Euphoria and caution greet a new democratic experiment

Mr. Kejriwal’s supporters now begin to question the legality of his conduct,his utterances about there being no real democracy in India, and about the futility of celebrating Republic Day.

L.K. Sharma
L.K. Sharma
31 January 2014
Arvind Kejriwal

Arvind Kejriwal is sworn in as the New Delhi Chief Minister. Demotix/Rohit Gautum. All rights reserved.Democracy in India has had a relatively smooth passage. Many foreign experts were sceptical about how the unlettered millions including women were going to cope with the universal adult franchise. The largest democracy soon gained recognition and respect. In the initial phase, elected law-makers tended to make Burkean statements in New Delhi’s high-domed Parliament House. The leaders talked to the masses about democratic rights, development and modernity. So why, after more than six decades of generally creditable democratic rule, has democracy become a major talking point now?

A furious debate is raging over such concepts as participatory democracy, referendum through mobile phone messages, the right to recall elected representatives and the voter’s right to record on the ballot paper that she rejects ‘all the above’. Some people are talking of “development vs. democracy”, ignoring the fact that but for democracy, famines would have continued to assail India.

The premier institutions of democracy are attracting contempt because of the entry of many criminals into electoral politics. A once-respected class of politicians now invites ridicule. The failure of governance generates comments reflecting a declining faith in democracy, while the ills of misrule and corruption are attributed to democracy itself.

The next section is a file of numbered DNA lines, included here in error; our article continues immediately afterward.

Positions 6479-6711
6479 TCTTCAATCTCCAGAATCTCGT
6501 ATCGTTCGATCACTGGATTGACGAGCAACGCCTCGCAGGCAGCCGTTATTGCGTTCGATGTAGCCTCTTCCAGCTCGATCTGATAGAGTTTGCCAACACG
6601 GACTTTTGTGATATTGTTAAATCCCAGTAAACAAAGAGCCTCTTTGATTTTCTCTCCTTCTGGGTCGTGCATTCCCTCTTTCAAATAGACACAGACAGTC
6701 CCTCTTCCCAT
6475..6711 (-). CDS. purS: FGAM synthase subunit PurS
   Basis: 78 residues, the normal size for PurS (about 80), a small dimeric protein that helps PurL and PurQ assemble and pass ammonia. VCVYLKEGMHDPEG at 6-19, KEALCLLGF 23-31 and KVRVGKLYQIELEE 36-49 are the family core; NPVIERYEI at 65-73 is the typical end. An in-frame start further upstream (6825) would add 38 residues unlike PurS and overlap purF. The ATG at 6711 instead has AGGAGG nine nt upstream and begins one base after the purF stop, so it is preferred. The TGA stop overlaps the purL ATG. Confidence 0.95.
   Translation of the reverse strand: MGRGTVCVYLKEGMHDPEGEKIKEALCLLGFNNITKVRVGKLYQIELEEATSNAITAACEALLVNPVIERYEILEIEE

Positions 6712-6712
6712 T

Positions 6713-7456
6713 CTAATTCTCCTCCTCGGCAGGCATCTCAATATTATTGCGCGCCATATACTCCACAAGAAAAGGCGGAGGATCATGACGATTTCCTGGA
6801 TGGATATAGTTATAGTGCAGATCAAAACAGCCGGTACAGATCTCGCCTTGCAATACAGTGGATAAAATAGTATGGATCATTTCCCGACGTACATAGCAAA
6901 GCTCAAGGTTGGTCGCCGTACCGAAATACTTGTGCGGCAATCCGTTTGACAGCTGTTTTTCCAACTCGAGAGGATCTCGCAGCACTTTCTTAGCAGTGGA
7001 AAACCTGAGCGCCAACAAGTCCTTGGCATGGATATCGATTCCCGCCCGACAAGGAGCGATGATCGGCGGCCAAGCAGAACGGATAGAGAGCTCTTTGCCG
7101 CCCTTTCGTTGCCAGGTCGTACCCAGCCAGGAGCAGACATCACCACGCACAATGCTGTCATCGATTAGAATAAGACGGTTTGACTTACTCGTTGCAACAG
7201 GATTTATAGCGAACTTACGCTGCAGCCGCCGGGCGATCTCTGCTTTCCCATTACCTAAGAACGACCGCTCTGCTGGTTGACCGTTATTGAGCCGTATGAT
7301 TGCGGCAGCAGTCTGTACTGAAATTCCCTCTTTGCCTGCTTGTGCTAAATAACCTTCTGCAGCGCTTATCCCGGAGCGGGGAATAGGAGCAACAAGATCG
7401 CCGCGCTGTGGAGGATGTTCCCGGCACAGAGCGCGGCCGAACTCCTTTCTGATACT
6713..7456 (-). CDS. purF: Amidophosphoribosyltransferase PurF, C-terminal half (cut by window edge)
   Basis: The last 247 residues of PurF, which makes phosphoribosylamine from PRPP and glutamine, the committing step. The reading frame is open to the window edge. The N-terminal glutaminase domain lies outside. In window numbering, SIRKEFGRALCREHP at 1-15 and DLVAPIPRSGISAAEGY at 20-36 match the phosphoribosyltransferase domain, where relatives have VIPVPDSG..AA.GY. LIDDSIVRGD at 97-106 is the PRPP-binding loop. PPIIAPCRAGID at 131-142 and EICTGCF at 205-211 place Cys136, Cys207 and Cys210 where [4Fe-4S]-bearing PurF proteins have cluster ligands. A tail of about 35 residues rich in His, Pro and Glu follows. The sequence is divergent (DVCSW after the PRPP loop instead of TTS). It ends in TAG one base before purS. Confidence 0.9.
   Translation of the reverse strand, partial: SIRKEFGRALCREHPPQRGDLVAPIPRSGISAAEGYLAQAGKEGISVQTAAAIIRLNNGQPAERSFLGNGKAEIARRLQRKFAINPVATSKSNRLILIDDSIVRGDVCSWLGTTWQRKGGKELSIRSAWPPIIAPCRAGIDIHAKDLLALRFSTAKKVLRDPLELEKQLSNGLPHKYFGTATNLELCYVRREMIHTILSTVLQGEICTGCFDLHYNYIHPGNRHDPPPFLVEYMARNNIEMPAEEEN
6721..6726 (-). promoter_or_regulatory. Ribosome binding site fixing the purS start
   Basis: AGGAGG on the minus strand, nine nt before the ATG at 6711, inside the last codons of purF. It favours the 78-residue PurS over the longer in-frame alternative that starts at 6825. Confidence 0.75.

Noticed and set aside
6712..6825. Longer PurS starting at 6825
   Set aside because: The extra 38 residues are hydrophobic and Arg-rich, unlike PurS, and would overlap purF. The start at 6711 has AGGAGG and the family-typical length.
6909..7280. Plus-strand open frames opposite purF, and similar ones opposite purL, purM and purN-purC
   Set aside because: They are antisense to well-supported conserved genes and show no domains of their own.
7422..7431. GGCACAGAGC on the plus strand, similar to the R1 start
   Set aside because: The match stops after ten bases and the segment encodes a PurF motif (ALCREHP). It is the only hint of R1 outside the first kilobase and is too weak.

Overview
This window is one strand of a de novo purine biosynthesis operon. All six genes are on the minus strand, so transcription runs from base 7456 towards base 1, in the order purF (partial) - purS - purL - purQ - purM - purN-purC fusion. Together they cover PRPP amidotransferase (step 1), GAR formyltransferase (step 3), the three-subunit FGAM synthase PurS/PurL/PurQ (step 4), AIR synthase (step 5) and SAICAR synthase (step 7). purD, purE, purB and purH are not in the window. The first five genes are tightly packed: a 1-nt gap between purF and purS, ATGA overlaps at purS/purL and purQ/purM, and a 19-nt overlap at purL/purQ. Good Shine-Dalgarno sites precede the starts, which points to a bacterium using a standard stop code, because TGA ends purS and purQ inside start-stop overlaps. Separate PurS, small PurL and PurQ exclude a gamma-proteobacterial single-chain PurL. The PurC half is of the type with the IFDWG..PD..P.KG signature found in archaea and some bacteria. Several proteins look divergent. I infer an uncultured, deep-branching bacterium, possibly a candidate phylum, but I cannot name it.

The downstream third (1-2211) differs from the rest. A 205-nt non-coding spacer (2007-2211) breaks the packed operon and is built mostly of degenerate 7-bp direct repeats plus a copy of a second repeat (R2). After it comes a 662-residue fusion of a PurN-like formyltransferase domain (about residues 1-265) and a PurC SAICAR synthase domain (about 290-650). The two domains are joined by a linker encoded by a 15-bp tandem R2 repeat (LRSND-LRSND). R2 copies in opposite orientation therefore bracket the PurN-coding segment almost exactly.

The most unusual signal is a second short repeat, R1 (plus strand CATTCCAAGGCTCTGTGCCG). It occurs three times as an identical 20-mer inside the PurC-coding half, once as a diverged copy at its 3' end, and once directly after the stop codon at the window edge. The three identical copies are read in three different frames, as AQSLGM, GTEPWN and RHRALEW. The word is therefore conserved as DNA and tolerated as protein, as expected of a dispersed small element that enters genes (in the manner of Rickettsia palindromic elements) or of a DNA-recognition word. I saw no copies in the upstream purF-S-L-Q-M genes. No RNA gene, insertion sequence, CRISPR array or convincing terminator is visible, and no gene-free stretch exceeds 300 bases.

So someone at the Jaipur Literature Festival asks the panel: “What is the basic need for democracy?” Another chips in to say that a participatory democracy cannot curb regressive social tendencies, “The British Government could not have outlawed widow-burning through a referendum!” And a newly-anointed politician warns the people against dictators coming to power “through democratic methods.”

Meanwhile, the political leader projected as the prime ministerial candidate of the BJP is seen by many commentators as a potential dictator. This is the first time that a party has formally announced a candidate before the elections. In the country’s parliamentary system, the prime minister is chosen by the MPs of the party that gains a majority in the House.

The common man gets organised

The current vigorous debate on democracy began due to popular disenchantment bordering on disgust, with the Government and the law-makers. This disenchantment sparked an anti-corruption movement which in turn spawned an untraditional political party. The Aam Aadmi Party (‘the common man’s organization’) came up with an unexpectedly impressive performance in the state-level elections in the national capital. This symbolised a break from an established political order that had come to depend heavily on money and muscle power. It caught the public’s imagination, with its appeal transcending the usual barriers of caste, class, religion and religion. Many of those who stay away from a political party have joined its ranks.